I have two groups, A & B. Let's say A are the users who wrote a review for place A, and B for place B.

For each user $u$ I have recorded his total number of reviews $r_u$. Since we're talking about number of reviews, which is a very skewed variable, I thought it would be better to use the natural logarithm $\log(r_u) = \hat{r_u}$.

Now, I suspect that the users who write for A are "fake" or at least "green" accounts with 1 or very few reviews, and I want to declare whether these users are statistically significant from those who write for B. From a visual inspection, it seems clearn that something is off (black trace = A; green trace = B).

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Still, I would like to formalize this difference. I need to compare $R_A = \{\hat{r_u} \ \forall \ u \in A \}$ and $R_B = \{\hat{r_u} \ \forall \ u \in B \}$ somehow, but I am unsure on how to do it properly from a statistical point of view.

Some doubts and questions I have in mind (I am fully aware that it's not one specific question, I'm sorry about that):

  • is it appropriate to test for difference of means? I mean, should I really compare means to show what I want to show? What about a given percentile? Or maybe compare proportions of 1-review users in the two groups? What would you go for? Would you go for more than one?
  • if I compare means I'll go for an independent group t-test but I think it is clear that in my case the assumption of normality doesn't hold. Would you go with a non-parametric, e.g. the Mann-Whitney test?
  • what's a good sample size? and how much do samples' sizes matter? For example, now I have gathered $|R_A| \approx 400$ and $|R_B| \approx 700$ and I am not really sure what to do with that (because I could even gather more for both). Should I sample $\approx$ 400 records from $R_B$ to level out the groups?

Thank you for your help.

  • $\begingroup$ 1) What do you want to know about the groups? If you’re interested in testing for different means, a test of means is appropriate. If you’re interested in something else, such a test is less appropriate. 2) Let’s first address what you even want to learn from your data. Then we can discuss specific approaches. 3) It depends on what you want to do. However, i cannot think of any circumstances where discarding data to balance the sizes will help you. $\endgroup$
    – Dave
    Nov 23, 2022 at 12:43
  • $\begingroup$ @Dave Not knowing how to go about 1) and 2) that's exactly why I ask the opinion of some experts here. I present my (confuse) ideas hoping someone can guide me. $\endgroup$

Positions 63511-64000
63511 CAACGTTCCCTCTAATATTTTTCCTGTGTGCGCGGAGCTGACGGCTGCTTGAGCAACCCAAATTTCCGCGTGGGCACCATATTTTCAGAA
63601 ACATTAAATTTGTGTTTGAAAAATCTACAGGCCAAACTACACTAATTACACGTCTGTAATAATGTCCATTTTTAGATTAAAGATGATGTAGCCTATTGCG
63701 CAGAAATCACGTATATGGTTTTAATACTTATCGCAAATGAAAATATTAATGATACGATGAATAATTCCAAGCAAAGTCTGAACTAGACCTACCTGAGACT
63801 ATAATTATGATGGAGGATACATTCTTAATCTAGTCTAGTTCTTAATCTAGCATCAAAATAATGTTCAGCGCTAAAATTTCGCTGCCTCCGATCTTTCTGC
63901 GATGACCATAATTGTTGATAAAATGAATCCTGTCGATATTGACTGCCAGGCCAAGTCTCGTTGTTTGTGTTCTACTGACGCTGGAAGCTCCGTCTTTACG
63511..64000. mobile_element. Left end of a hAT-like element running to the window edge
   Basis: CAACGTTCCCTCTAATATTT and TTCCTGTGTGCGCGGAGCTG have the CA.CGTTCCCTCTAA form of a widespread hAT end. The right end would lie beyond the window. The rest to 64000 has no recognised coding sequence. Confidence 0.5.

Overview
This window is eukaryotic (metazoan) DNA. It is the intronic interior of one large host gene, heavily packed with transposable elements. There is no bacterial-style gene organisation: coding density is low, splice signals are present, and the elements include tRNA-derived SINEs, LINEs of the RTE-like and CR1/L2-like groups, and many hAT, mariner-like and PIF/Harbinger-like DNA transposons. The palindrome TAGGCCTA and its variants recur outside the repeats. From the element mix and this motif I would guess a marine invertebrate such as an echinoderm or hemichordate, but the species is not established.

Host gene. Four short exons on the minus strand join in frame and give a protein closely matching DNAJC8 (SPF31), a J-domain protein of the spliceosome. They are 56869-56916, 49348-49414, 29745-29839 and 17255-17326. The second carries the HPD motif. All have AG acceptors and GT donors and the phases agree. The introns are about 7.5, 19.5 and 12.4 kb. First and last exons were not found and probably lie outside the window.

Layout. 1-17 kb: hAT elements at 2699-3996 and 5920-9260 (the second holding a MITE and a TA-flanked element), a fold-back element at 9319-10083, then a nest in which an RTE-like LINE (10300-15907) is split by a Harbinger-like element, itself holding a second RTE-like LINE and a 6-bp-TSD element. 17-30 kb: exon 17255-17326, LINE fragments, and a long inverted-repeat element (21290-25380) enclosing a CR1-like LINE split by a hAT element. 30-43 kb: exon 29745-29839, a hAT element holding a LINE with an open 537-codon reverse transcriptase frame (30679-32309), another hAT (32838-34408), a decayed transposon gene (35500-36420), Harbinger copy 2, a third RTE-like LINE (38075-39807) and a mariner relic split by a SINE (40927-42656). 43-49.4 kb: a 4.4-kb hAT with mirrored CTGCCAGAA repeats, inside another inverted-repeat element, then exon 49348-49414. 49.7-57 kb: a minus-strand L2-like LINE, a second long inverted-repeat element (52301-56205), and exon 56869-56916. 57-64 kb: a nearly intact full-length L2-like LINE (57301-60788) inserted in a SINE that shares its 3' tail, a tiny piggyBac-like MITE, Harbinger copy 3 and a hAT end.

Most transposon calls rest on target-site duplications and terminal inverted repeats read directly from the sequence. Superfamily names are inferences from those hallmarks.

– rusiano
    Nov 23, 2022 at 13:15
  • $\begingroup$ What do you want to learn from your data? $\endgroup$
    – Dave
    Nov 23, 2022 at 13:23
  • $\begingroup$ @Dave I think it is stated: whether these two groups are different, specifically if there are significantly more 1-review users in group A than in group B. The problem, as you say, is that there is no unambiguous definition of "different": I could look at mean (which is the most "popular" choice), but why not at median, at another percentile or maybe at proportions? Or why not at multiple metrics? $\endgroup$
    – rusiano
    Nov 23, 2022 at 13:28

1 Answer 1

  • What you want to test depends on your substantive question. Based on your explanation, it looks to me like a test for whether the proportions of 1-review users differs between the groups might be helpful. You can simply set up a 2-by-2 contingency table and use Pearson's $\chi^2$ test. Alternatively, you could test "low numbers of reviews", e.g., 1-2 vs. 3 or more reviews.

  • If you want to test differences in means, the t-test can be used even if the distributions are heavily non-normal as long as the sample size is "reasonably large". Your 400-700 is definitely fine.

  • More data always gives us more information. Just be aware that tiny observed differences will be statistically significant if your sample size is large. I would say that you can probably be reasonably confident in your results based on your current sample size. Just be sure to also report the effect size ("50% of the reviewers for A had only a single review to their name, against 10% of the reviewers for B, and the difference is statistically significant, $p=\dots$").

  • $\begingroup$ Thank you so much for sharing your knowledge, I really appreciate it. I am wondering, could it be that the 3rd link about tiny observed differences is not the one intended? I am redirected to the questions tagged with [hypothesis-testing]. $\endgroup$
    – rusiano
    Nov 23, 2022 at 13:31
  • $\begingroup$ That link is as intended. Notice the questions are sorted by votes. We get lots of questions "I have a large sample and a tiny p value, what's wrong?", and the top hits in that search look at this (and other) aspect from different angles. $\endgroup$ Nov 23, 2022 at 13:45

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